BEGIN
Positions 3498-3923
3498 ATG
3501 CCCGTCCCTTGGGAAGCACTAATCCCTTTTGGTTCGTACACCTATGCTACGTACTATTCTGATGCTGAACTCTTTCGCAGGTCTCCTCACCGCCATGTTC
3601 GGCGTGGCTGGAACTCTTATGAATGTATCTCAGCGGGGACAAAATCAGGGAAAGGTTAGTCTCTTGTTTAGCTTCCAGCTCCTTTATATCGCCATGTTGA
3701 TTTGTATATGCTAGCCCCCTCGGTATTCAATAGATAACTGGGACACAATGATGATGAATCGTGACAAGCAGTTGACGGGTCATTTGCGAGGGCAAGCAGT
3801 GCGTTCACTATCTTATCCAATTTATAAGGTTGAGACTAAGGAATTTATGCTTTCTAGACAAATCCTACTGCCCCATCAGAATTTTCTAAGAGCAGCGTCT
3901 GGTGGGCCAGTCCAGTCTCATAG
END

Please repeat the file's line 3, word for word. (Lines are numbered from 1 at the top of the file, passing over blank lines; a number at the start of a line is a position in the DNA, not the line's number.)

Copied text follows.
3501 CCCGTCCCTTGGGAAGCACTAATCCCTTTTGGTTCGTACACCTATGCTACGTACTATTCTGATGCTGAACTCTTTCGCAGGTCTCCTCACCGCCATGTTC